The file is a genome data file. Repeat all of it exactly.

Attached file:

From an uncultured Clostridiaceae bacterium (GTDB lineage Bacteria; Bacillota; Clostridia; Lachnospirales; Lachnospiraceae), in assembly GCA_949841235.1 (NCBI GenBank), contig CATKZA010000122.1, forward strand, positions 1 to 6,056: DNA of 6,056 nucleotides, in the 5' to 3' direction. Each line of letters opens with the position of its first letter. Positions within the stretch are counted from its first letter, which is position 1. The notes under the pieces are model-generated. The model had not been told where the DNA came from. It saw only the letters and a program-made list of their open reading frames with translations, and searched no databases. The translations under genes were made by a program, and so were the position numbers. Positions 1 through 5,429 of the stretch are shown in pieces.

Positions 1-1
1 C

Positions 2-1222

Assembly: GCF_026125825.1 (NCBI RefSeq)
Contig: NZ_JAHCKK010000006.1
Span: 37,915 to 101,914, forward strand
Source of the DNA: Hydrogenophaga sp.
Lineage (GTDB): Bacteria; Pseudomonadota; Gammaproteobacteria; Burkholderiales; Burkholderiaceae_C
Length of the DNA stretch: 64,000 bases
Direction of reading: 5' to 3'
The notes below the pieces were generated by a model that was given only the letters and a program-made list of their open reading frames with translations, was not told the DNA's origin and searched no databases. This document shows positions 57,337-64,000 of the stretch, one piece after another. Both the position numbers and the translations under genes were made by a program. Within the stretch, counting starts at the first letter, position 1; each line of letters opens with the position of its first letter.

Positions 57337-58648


From an uncultured Clostridiaceae bacterium (GTDB lineage Bacteria; Bacillota; Clostridia; Lachnospirales; Lachnospiraceae), in assembly GCA_949841235.1 (NCBI GenBank), contig CATKZA010000122.1, forward strand, positions 1 to 6,056: DNA of 6,056 nucleotides, in the 5' to 3' direction. Each line of letters opens with the position of its first letter. Positions within the stretch are counted from its first letter, which is position 1. The notes under the pieces are model-generated. The model had not been told where the DNA came from. It saw only the letters and a program-made list of their open reading frames with translations, and searched no databases. The translations under genes were made by a program, and so were the position numbers. Positions 1 through 5,429 of the stretch are shown in pieces.

Positions 1-1
1 C

Positions 2-1222

Assembly: GCF_026125825.1 (NCBI RefSeq)
Contig: NZ_JAHCKK010000006.1
Span: 37,915 to 101,914, forward strand
Source of the DNA: Hydrogenophaga sp.
Lineage (GTDB): Bacteria; Pseudomonadota; Gammaproteobacteria; Burkholderiales; Burkholderiaceae_C
Length of the DNA stretch: 64,000 bases
Direction of reading: 5' to 3'
The notes below the pieces were generated by a model that was given only the letters and a program-made list of their open reading frames with translations, was not told the DNA's origin and searched no databases. This document shows positions 57,337-64,000 of the stretch, one piece after another. Both the position numbers and the translations under genes were made by a program. Within the stretch, counting starts at the first letter, position 1; each line of letters opens with the position of its first letter.

Positions 57337-58648